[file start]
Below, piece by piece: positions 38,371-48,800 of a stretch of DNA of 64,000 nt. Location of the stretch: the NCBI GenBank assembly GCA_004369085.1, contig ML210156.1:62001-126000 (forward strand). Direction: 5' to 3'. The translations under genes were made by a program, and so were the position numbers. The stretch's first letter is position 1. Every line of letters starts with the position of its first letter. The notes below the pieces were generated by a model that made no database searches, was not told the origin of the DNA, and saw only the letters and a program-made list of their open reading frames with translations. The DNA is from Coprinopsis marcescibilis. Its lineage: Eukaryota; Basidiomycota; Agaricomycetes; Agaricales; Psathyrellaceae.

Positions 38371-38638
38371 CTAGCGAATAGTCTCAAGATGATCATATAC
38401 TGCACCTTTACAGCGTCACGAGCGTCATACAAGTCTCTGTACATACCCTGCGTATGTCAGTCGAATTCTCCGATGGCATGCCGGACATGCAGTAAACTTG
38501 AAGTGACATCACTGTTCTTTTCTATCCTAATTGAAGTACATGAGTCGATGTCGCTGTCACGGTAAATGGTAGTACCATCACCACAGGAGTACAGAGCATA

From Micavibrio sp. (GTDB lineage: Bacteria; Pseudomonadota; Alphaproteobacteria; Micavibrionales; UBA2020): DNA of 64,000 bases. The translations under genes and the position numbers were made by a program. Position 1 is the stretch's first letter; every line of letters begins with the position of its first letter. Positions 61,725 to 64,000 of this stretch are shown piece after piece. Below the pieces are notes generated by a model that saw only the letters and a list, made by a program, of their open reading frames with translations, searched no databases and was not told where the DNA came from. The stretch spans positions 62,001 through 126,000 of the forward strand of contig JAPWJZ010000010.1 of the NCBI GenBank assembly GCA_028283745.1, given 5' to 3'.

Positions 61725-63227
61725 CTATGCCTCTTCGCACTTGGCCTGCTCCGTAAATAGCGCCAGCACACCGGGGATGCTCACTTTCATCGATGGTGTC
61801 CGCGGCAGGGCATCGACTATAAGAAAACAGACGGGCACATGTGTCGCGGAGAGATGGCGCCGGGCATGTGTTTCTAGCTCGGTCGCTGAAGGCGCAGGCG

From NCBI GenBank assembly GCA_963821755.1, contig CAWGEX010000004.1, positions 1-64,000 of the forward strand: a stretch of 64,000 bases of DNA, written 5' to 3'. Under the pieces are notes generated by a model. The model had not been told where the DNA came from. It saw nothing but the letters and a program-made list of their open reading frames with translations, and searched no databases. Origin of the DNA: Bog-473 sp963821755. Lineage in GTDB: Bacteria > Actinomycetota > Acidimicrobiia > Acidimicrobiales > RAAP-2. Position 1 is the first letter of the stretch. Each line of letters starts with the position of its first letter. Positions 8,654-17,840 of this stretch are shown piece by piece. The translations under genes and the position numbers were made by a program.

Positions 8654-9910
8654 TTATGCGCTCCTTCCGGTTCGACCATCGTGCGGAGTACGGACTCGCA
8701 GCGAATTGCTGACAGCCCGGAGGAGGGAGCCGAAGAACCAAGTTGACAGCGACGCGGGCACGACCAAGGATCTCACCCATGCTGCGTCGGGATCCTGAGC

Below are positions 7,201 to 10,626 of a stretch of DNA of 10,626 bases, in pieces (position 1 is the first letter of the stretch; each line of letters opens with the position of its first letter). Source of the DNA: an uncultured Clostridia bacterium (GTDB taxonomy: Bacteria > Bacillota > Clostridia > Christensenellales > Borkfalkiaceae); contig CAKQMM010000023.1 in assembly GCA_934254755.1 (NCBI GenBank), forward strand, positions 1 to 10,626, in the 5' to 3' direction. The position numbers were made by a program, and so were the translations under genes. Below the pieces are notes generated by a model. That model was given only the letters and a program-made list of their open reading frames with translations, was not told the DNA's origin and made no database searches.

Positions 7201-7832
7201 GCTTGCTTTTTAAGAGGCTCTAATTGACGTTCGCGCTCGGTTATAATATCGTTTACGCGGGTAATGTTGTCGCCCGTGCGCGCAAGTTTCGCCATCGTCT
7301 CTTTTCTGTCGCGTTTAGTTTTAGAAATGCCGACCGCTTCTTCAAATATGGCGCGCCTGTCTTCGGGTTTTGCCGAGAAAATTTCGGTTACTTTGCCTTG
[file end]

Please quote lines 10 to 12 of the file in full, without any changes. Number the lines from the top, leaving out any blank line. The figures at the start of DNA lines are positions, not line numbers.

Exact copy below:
From NCBI GenBank assembly GCA_963821755.1, contig CAWGEX010000004.1, positions 1-64,000 of the forward strand: a stretch of 64,000 bases of DNA, written 5' to 3'. Under the pieces are notes generated by a model. The model had not been told where the DNA came from. It saw nothing but the letters and a program-made list of their open reading frames with translations, and searched no databases. Origin of the DNA: Bog-473 sp963821755. Lineage in GTDB: Bacteria > Actinomycetota > Acidimicrobiia > Acidimicrobiales > RAAP-2. Position 1 is the first letter of the stretch. Each line of letters starts with the position of its first letter. Positions 8,654-17,840 of this stretch are shown piece by piece. The translations under genes and the position numbers were made by a program.

Positions 8654-9910
8654 TTATGCGCTCCTTCCGGTTCGACCATCGTGCGGAGTACGGACTCGCA